De-Loused In The Comatorium review by The Mars Volta

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  • Released: Jun 24, 2003
  • Sound: 9
  • Lyrics: 9
  • Overall Impression: 10
  • Reviewer's score: 9.3 Superb
  • Users' score: 9.8 (115 votes)
The Mars Volta: De-Loused In The Comatorium
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Sound — 9
The Mars Volta continues to be the frontrunner for experimental prog-rock. On their first major-label release, De-Loused in the Comatorium leads the listener through a maze of blistering guitar effects, amazing drum syncopation, and wild, controlled-chaos vocals. The album was inspired by the life and times of Julio Venegas, a close personal friend of the band who slipped into a drug-induced coma. During his coma, he had visions of his own suicide, and when he recovered, he ended up killing himself anyway. The Mars Volta is an innovative, progressive band, and this CD demonstrates their skills perfectly.

Lyrics — 9
The intruiguing, at times confusing lyrics of The Mars Volta only serve to give the listener a deeper insight as to what the album is all about. Even if that insight is sometimes confusion. The lyrics fit perfectly to the music, as they are both strange and haunting. The lead singer, Cedric Bixler-Zavala has an amazing voice, punctuated by screetching highs, and haunting lows, his voice works as almost an instrument by itself.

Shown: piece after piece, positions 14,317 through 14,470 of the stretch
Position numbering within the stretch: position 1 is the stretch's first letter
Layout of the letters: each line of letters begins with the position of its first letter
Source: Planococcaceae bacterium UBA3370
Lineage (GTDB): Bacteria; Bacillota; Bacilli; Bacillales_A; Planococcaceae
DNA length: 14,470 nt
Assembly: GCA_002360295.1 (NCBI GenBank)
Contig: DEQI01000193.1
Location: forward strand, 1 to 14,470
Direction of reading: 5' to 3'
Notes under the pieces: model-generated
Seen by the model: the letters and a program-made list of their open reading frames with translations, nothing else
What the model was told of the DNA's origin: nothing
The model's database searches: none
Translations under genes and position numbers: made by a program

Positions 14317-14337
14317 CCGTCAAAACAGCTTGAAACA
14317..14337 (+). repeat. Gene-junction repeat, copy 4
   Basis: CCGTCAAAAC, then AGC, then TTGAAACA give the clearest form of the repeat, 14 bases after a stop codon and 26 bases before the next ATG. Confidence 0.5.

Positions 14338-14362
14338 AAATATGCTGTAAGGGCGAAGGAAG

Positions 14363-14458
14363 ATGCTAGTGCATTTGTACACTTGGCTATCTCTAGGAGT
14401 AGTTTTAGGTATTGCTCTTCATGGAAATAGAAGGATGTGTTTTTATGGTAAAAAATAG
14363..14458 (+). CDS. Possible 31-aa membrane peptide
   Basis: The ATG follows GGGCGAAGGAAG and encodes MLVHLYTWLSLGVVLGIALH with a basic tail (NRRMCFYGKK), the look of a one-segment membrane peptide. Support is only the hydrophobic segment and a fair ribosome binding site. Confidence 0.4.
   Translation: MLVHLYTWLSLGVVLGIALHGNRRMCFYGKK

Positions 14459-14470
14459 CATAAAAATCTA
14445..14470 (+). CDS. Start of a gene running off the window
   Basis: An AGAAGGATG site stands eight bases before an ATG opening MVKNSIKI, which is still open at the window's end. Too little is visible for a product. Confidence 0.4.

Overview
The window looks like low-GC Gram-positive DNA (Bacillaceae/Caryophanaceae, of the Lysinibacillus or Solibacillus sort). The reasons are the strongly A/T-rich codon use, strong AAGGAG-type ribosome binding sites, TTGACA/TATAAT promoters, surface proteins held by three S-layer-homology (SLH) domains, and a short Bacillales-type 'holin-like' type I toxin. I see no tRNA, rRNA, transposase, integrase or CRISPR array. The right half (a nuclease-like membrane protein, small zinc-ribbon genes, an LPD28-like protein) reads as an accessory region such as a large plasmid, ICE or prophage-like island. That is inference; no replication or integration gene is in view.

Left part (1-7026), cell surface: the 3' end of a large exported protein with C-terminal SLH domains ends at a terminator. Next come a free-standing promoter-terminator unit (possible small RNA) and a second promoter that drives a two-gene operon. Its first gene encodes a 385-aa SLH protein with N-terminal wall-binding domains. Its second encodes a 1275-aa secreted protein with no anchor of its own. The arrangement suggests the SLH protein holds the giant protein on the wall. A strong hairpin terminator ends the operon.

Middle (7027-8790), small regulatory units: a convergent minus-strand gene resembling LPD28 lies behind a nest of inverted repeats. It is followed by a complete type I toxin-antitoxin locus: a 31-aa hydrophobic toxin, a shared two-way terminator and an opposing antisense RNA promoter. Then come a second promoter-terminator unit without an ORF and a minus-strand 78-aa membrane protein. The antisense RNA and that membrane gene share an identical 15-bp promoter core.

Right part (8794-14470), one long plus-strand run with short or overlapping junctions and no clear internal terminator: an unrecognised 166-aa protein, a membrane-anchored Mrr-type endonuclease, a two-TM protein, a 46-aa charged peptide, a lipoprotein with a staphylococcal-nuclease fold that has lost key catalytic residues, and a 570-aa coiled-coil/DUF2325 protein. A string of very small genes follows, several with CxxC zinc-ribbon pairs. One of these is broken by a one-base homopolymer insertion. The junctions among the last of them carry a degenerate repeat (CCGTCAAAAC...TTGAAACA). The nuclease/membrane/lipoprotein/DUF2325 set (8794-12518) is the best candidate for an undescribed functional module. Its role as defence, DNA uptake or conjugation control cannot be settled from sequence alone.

Overall Impression — 10
The Mars Volta is beyond comparison, since no band comes even close to duplicating their sound. The most impressive tracks would have to be: Inertiatic ESP, Roulette Dares (The Haunt Of), Eriatarka, Cicatriz ESP, and Take the Veil Cerpin Taxt. I hate nothing about this album, and love everything. Everything has it's place, and everything is made to work in the context in which it is portrayed. An amazing album. If lost, I would instantly go out and buy it again (then find the guy who took it and beat him).

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